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Snails Have Seven Lives at L'Escargot Montorgueil

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Just how many lives does a snail have? Seven, at L'Escargot Montorgueil, Paris' premier snail restaurant, where your shell might have served many guests.

You may not like the idea of eating snails, but you have to visit l'Escargot Montorgueil in Paris. This beautiful late 19th century snail restaurant is all about snails, with its huge golden snail sign landmark. Until 2004, it was owned by a cousin of Claude Terrail, owner of La Tour D'argent.

Snails have a long history in France, and I had read in Les Métiers Oubliés de Paris (Forgotten Professions of Paris), that in the 19th century there were snail shell collectors 'Marchands de coquilles d'escargots' who rummaged through fine restaurants' trash to collect used snail hells. They resold them to cheaper restaurants. The shells were not cleaned so that the remaining butter sauce would flavor the cheap grease used in the second restaurant and they could be sold to the hoi polloi as 'escargots au beurre'.

Naturally, when I next ate at L'Escargot, I told my friends this story and we inspected the shells to see if the 'Marchand de coquilles d'escargots' was indeed a lost trade. Clearly, L'Escargot doesn't buy discarded shells but at Rungis. But still, I noticed at least three different degrees of burnt sauce on the shell. Tiny little flecks, but undoubtedly these shells had been used before.

So I chatted a bit with the waiter. 'You must be happy to hear some French spoken once in a while, right?', I started. 'Yes Monsieur, indeed'. Apart from us, the restaurant was full of non-French speaking tourists and he was indeed quite happy to speak French. I ventured further and asked 'Between you and me, how many times do you recycle the shells?'. The waiter was too surprised to make anything up and candidly replied 'Oh Monsieur, four to five times. A good shell will last you seven times.'

Before you rush to the toilets, let me say that they wash the shells in the dishwasher, so it's no more disgusting than eating with the same fork that some other guy used the day before, or than reusing scallops shells. And yet, I don't think most patrons think the shells are reused.

I had much worse at my school. The cook recycled his chipolata skewers. Not just the skewers, but the sausages too, which were served up to three times. Each time they were darker. So I convinced my friends to break any leftover sausage and wooden skewer to defeat this evil cook. It worked - or maybe they just ended up in the soup.

L'Escargot Montorgueil is a fine restaurant and I would not hesitate to go back. The best time to visit is on a Sunday morning when the entire Montorgueil street turns into a food market. They also propose Duck à l'Orange and a few other non-gastropodic dishes for the less adventurous.

L'Escargot Montorgueil
38 rue Montorgueil
75001 Paris
+33 (0) 1 42 36 83 51


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  • #1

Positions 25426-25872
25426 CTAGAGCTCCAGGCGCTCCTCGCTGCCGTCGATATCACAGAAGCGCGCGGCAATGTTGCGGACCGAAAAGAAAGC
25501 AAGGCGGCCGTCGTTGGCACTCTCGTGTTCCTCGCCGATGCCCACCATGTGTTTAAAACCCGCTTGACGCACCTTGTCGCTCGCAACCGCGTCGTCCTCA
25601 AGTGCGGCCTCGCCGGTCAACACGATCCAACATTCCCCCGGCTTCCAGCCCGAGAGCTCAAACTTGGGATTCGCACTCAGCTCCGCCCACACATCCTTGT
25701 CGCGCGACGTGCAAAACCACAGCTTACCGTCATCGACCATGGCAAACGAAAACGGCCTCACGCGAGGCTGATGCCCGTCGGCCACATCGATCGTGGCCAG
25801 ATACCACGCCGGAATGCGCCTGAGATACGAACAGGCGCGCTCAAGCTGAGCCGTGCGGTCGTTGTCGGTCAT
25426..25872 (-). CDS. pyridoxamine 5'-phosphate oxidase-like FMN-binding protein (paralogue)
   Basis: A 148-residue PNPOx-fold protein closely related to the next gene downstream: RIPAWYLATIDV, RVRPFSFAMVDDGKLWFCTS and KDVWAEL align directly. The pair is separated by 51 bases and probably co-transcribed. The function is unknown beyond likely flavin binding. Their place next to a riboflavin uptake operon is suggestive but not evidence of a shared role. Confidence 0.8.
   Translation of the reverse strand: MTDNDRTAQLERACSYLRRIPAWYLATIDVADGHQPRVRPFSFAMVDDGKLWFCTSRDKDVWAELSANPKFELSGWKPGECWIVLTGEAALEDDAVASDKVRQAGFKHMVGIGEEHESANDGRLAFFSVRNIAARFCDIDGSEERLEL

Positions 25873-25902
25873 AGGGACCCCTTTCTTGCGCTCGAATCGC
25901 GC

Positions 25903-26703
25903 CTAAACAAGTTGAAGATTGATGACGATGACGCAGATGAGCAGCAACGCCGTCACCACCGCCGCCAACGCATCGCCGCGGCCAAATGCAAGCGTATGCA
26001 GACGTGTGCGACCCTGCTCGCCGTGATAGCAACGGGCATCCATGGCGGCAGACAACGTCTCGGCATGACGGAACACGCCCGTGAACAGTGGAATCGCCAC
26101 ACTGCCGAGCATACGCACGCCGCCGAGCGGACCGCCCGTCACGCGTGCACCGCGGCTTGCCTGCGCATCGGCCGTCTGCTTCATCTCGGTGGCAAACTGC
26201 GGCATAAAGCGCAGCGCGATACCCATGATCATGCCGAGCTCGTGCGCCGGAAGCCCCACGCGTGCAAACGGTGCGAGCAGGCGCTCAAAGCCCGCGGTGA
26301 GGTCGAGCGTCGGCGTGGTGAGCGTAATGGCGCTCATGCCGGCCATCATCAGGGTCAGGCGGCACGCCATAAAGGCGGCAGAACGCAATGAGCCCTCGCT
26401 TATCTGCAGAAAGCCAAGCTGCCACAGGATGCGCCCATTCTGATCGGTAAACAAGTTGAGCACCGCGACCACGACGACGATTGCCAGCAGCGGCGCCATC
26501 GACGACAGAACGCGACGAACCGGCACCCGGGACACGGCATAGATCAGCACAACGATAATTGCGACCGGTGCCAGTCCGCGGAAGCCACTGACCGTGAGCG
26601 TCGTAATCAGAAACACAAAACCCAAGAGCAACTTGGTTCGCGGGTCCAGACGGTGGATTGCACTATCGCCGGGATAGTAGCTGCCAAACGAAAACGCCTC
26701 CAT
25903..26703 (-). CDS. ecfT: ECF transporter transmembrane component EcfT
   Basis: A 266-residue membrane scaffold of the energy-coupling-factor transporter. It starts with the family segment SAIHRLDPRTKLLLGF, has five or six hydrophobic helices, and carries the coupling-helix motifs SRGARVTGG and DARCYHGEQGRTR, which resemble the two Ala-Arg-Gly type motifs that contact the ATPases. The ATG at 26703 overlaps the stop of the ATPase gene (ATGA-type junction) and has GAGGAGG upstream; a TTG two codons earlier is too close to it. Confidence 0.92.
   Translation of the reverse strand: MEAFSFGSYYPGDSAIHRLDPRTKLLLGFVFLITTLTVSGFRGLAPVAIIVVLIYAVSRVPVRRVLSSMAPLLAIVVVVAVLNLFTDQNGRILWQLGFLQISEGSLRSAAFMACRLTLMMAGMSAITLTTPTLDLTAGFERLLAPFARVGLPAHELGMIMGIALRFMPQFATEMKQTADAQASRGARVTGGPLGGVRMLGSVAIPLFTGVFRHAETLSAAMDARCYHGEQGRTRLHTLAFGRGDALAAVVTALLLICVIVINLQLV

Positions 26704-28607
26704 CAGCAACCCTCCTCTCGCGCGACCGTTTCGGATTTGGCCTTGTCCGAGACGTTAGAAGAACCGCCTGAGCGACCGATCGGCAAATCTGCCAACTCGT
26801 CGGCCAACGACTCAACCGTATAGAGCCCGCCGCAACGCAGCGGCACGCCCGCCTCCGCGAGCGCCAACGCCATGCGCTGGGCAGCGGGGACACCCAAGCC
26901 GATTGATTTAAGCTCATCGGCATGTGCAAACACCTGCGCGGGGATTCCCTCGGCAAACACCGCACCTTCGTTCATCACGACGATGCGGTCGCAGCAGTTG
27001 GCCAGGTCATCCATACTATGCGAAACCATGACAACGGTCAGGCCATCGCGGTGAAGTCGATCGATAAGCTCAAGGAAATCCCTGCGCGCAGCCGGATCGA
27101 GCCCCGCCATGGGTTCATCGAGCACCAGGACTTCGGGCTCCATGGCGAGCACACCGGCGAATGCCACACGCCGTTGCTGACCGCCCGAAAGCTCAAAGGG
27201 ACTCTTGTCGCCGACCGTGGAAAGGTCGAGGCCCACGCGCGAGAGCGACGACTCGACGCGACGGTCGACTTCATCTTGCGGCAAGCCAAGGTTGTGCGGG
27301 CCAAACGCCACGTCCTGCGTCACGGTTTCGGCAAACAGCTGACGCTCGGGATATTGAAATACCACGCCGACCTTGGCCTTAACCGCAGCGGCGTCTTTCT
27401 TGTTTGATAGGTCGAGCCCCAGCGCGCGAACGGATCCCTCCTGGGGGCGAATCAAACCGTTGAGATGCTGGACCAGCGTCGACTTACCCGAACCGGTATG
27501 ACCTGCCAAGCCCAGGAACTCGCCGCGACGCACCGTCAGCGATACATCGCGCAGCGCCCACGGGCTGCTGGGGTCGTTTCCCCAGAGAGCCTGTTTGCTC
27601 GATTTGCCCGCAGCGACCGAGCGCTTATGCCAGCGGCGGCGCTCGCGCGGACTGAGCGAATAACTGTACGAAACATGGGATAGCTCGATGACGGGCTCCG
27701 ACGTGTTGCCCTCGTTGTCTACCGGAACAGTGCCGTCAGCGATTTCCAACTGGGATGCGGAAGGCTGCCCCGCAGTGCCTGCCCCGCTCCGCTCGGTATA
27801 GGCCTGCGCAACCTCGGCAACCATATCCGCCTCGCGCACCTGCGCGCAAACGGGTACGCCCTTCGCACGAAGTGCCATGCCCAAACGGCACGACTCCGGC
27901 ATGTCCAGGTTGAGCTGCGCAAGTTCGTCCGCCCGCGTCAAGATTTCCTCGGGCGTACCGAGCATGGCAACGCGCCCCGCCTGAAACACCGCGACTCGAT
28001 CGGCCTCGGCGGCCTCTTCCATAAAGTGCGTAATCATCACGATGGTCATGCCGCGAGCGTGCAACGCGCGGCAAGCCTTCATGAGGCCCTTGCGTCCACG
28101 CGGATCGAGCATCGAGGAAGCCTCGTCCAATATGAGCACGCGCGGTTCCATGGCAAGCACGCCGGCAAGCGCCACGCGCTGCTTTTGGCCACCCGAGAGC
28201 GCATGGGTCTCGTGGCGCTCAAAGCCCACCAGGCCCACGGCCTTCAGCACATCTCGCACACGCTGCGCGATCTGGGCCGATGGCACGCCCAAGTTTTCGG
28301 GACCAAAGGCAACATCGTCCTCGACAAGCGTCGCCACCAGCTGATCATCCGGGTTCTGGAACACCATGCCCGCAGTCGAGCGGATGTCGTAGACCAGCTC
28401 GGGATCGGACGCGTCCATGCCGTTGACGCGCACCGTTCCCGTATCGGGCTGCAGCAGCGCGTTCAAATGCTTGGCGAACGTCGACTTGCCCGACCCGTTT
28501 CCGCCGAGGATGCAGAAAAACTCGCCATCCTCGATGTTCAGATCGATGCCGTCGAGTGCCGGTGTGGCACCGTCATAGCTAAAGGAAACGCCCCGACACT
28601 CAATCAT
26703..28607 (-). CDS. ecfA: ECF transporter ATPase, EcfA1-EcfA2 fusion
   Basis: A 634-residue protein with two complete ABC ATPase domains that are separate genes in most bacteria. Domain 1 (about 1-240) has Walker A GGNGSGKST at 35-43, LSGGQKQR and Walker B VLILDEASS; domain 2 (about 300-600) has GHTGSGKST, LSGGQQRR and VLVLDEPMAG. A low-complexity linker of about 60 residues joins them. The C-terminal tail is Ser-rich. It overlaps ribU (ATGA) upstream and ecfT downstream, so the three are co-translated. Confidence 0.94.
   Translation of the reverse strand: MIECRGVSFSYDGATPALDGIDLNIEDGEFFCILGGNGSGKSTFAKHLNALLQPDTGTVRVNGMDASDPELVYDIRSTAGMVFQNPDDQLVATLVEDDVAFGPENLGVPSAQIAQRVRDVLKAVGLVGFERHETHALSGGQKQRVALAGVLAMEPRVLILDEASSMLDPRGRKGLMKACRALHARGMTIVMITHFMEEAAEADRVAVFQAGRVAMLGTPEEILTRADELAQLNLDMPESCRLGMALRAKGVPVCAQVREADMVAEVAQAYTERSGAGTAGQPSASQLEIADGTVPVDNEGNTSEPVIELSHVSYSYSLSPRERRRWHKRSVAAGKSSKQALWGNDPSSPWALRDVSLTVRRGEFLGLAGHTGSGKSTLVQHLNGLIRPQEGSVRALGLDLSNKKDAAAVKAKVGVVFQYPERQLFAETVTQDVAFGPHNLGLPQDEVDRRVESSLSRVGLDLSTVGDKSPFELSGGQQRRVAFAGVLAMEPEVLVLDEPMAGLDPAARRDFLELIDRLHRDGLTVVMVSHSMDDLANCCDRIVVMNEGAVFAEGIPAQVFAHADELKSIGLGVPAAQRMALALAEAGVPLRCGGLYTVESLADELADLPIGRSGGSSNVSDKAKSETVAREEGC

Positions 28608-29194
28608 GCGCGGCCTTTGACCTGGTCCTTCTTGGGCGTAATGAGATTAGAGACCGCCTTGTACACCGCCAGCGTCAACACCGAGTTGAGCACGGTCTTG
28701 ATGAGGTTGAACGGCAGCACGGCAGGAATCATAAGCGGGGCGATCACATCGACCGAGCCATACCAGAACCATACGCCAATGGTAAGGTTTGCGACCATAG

• Comment by Kenny Koala
A most interesting article - it's good to know the French are pushing the boundaries of recycling. No fear of global warming or environmental disaster with them about. Might I also say it was extremely well-written too. And in English! Do you use one of those automatic translator sites like Dictionary.com- Translator or pay somebody to render it into the foreign tongue? You might be interested to know that here in Australia we have a dish called "Pie Floater L'Escargot" which is a meat pie swimming in pea soup, topped with a drizzle of tomato sauce and crowned with two escargots rampant. This, of course, is the sophisticated rendition - as found at some of the country's finest restaurants. Those who aren't sure about the difference between a pussy and a cat go for the basic version and dispense with the snails. Culture in this country has got a long way to go.On a technical matter - just as a matter of interest - do you moderate these comments before they are posted or could someone just write what they like and see it appear unedited? I, for instance, have a large number of cartoons of religious leaders which you might find interesting.All the best - The Koala
  • #2
  • Answered by fx
The Koala is too nice. Yes, me write English without online translator. That's really flattering - an Escargot Pie Floater now, makes one wish to be transported down under to taste the New World's delicacies. Indeed culture has a long way to go but they say sheeps are very friendly too down there.

Yes I do moderate these comments and the Koala is a friend of mine who wrote his comment, as I do mine, as a friendly joke.
  • #3
  • Comment by Artyom
Hi, I want to offer You natural etable snails from Armenia. Everything is certified by an official medical organisation.All interested firms can contact me by the following e-mail: art_avetisyan@msn.comor mob: +37491 402559
  • #4
  • Comment by esmeralda
Hello, como estas mira los escargots?
  • #5
  • Comment by Mitchell